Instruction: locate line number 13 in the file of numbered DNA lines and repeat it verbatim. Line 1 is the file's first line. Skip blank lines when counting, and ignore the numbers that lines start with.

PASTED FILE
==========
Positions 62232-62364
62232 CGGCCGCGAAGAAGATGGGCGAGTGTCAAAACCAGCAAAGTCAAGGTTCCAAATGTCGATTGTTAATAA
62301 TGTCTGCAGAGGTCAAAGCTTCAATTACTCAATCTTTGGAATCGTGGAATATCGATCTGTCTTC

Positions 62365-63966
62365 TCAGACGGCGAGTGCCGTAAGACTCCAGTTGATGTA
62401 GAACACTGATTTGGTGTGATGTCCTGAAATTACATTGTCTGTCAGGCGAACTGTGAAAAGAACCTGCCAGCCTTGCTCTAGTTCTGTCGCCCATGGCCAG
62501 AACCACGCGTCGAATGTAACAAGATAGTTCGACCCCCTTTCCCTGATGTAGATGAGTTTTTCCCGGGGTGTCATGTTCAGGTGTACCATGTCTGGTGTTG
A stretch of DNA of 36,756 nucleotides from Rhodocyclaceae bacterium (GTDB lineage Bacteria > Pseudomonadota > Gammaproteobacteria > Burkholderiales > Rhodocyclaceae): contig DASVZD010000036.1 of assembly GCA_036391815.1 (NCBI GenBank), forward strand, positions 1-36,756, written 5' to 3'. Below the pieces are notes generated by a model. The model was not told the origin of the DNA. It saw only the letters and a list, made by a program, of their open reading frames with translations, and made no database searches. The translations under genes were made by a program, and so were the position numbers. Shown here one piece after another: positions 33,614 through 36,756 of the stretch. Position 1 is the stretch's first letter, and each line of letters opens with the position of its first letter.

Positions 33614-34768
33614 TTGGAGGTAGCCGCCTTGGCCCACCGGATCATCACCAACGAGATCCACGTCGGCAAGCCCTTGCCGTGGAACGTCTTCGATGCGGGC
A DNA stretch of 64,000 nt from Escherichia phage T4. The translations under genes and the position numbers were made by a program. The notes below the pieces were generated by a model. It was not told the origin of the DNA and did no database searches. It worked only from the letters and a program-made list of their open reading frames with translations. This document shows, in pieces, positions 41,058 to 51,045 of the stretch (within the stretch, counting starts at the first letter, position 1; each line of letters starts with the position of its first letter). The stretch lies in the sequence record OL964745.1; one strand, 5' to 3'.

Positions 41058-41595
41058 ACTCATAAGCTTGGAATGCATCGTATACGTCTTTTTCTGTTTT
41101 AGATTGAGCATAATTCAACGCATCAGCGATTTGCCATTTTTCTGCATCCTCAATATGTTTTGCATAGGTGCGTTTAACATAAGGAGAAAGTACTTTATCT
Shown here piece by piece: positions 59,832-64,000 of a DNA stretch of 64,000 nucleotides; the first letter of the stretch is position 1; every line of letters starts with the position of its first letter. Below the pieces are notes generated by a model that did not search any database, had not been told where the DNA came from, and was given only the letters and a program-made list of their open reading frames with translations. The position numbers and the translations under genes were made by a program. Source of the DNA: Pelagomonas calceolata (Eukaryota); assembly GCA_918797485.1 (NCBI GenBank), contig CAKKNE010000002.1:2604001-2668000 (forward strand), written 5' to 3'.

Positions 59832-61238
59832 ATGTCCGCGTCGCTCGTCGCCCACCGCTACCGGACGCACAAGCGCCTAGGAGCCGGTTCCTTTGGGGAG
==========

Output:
41058 ACTCATAAGCTTGGAATGCATCGTATACGTCTTTTTCTGTTTT